MReport June 2017

TheMReport — News and strategies for the evolving mortgage marketplace.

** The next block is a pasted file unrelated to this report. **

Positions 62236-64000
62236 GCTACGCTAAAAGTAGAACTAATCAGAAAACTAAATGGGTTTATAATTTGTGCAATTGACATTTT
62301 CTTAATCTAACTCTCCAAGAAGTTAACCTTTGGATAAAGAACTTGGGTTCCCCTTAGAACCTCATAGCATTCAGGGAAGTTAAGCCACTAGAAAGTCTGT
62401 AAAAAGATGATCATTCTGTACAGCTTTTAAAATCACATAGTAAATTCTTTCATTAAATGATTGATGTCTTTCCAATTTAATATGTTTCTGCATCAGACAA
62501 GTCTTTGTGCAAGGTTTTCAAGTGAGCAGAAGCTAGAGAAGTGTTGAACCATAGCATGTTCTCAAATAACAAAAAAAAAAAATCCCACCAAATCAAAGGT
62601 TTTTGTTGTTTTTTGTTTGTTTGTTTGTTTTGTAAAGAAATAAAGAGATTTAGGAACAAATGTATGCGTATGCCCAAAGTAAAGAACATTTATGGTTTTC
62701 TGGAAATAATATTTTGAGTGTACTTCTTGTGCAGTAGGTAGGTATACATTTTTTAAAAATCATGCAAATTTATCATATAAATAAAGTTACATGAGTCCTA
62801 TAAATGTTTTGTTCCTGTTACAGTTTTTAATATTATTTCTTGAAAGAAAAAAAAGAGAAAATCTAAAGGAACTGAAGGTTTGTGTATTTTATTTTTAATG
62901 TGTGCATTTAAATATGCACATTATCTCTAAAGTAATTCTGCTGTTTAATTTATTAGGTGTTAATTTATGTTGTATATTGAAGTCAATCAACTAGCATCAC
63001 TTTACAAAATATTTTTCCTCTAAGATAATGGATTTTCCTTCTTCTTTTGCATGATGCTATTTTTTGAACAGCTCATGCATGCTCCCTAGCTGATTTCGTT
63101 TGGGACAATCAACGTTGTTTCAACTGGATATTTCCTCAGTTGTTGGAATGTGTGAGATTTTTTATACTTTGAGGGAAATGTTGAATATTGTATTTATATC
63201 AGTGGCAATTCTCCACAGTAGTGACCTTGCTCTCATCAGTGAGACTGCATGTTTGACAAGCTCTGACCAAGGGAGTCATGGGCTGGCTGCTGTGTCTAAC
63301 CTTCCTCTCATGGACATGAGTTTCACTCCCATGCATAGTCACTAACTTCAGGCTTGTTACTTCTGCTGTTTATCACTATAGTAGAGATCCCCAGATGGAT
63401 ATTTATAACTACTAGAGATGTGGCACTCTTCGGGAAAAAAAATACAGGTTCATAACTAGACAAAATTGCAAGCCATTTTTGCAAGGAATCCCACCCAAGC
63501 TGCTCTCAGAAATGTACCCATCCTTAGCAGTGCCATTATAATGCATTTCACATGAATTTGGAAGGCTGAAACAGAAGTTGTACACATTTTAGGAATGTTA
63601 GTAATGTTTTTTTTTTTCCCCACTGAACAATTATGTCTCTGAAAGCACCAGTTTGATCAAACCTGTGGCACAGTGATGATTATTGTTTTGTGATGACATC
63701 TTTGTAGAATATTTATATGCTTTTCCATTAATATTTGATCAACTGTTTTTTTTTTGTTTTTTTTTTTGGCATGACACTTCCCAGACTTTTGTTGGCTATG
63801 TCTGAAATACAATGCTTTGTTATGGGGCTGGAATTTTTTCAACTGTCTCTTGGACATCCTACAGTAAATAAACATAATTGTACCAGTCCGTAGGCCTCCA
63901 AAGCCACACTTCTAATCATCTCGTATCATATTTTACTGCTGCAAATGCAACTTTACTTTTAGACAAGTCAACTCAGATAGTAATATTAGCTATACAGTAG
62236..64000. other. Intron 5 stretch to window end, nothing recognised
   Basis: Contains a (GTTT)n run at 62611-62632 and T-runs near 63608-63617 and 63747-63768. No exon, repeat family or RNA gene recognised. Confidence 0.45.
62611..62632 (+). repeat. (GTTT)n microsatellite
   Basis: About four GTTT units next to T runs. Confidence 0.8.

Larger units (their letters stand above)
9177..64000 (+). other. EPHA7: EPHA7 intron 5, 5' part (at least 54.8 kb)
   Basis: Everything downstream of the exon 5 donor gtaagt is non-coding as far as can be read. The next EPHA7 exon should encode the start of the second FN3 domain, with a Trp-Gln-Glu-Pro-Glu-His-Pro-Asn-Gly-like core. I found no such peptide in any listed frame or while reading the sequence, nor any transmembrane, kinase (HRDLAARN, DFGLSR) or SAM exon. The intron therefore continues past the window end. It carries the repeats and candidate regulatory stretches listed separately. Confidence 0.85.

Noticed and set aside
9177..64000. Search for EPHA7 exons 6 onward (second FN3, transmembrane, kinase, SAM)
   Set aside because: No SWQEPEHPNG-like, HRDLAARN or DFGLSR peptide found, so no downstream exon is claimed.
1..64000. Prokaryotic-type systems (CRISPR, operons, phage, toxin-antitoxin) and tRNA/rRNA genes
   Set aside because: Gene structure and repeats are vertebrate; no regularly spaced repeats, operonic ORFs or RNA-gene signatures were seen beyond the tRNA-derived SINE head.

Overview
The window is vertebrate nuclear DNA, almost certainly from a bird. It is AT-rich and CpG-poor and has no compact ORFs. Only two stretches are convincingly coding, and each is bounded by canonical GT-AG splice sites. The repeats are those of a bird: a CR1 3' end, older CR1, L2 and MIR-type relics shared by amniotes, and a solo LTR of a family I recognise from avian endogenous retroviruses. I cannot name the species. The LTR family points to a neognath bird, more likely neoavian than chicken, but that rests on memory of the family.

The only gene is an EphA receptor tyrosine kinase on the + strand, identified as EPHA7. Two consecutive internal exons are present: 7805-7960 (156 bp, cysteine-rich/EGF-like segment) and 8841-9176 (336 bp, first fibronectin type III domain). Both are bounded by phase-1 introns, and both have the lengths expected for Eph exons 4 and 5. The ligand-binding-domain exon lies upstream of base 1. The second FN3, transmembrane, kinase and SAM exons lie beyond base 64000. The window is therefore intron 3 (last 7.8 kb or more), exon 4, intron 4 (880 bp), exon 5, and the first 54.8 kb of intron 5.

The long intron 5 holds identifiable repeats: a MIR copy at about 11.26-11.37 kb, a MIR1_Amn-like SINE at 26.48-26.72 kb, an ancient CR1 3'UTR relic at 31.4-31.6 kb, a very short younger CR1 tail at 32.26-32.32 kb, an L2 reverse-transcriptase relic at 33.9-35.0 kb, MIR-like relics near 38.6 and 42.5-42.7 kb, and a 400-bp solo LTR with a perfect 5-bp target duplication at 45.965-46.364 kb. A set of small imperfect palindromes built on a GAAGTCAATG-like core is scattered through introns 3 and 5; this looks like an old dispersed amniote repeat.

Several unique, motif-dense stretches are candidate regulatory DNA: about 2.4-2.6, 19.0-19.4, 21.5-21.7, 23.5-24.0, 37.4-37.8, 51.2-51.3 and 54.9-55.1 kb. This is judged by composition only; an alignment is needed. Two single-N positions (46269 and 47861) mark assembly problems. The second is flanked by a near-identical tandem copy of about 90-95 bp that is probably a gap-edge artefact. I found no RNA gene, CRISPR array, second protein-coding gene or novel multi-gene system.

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48 | TH E M R EP O RT O R I G I NAT I O N S E R V I C I N G DATA G O V E R N M E N T S E C O N DA R Y M A R K E T THE LATEST DATA Summer's Not Just for Sellers Analysis shows that buyers pay less on end-of- summer purchases than any other time of year. A s a whole, summer is known as the prime time for sellers—a time when demand is high, and buyers are willing to pay more to secure a house before school starts. But according to a new analysis by Zillow, summer may work in the buyer's favor, too. In fact, buyers who wait until late summer may actually pay less than if they'd bought during other times of the year. According to the analysis, hous - ing inventory is up significantly by the end of summer, causing many sellers to reduce their listing price. Zillow's data shows that 15 percent of listings are reduced in price during the month of August. Historically, Zillow reported, August has more listings than any other month. Last year, Los Angeles saw about 8,000 more homes on the market in August than in April, while Seattle saw a difference of around 5,000. According to Dr. Svenja Gudell, Chief Economist at Zillow, this new data can be encouraging to buyers who are getting frustrated by the fast-moving spring market. Zillow data shows that homes listed in spring sell faster—and for about $1,500 more—than in other times of the year, meaning a more expensive, overwhelming market for most buyers. "In such a competitive housing market, it's easy for buyers to get frustrated when they are putting in multiple offers without success," Gudell said. "Buyers who start their home search in the spring may still be looking months later—but for those who can wait it out, the end of summer will bring more favor - able conditions. Homes that may have been overpriced earlier in the year are more likely to have a price reduction, and those listings passed over in earlier months may look better with a fresh perspective." August aside, the next best months to buy in are July and September, when about 14 percent of listings see a price cut. On a market level, Detroit is the single best place to buy a home in August. Nearly 21 percent of listings see a price cut during that month, compared to just 13 percent of listings in April. Chicago is a close second, with 19.7 percent of listings decreasing in price for the month. Home Prices Continue Upward Washington had the biggest jump in year-over-year price gains, jumping 12.8 percent year-over-year. T he steady increase in home prices continued in March. The latest CoreLogic Home Price Index (HPI) showed home prices up 1.6 percent from February and 7 percent from a year ago. The firm is confident this upward trend will carry over to next year. Through its HPI Forecast, CoreLogic predicted that home prices will increase by almost 5 percent year-over-year by next March. Its prediction for April's increase is a more modest 0.6 percent. "With a forecasted increase of almost 5 percent over the next 12 months, the index is expected to reach the previous peak during the second half of this year," said Frank Nothaft, Chief Economist for CoreLogic. "Prices in more than half the country have already surpassed their previous peaks, and almost 20 percent of metropolitan areas are now at their price peaks." Washington led states in year- over-year price increases, up 12.8 percent compared to last March. Three of its large metros—Seattle, Tacoma, and Bellingham—posted similar numbers. Neighboring Oregon saw a 9.9 percent increase in prices, while Utah saw a 9.4 percent bump. Of states that saw prices increase over the year, Oklahoma had the smallest return, with prices climbing 1.1 percent. Only two states saw home prices drop compared to last year. Prices in Alaska were 0.8 percent below where they were last March; prices in West Virginia were 1.2 percent under last year's values. "A potent mix of strong job gains, household formation, popu - lation growth, and still-attractive mortgage rates in the face of tight inventories are fueling a continuing surge in home prices across the U.S.," said Frank Martell, President and CEO of CoreLogic. "Price gains were broad based with 90 percent of metropolitan areas post - ing year-over-year gains." Outside of Seattle, the largest gains were seen in the Denver metro area, where prices climbed 10 percent over the year. Los Angeles, Las Vegas, and Chicago all showed home price increases of 6.4 percent compared to last March. The once scalding-hot Houston metro showed much quieter gains over the year. The city's home prices increased 3.2 percent from a year ago. The smallest major metro increase occurred in the New York/ Northern New Jersey region, where annual values climbed 2.3 percent. "With a forecasted increase of almost 5 percent over the next 12 months, the index is expected to reach the previous peak during the second half of this year." —Frank Nothaft, Chief Economist, CoreLogic

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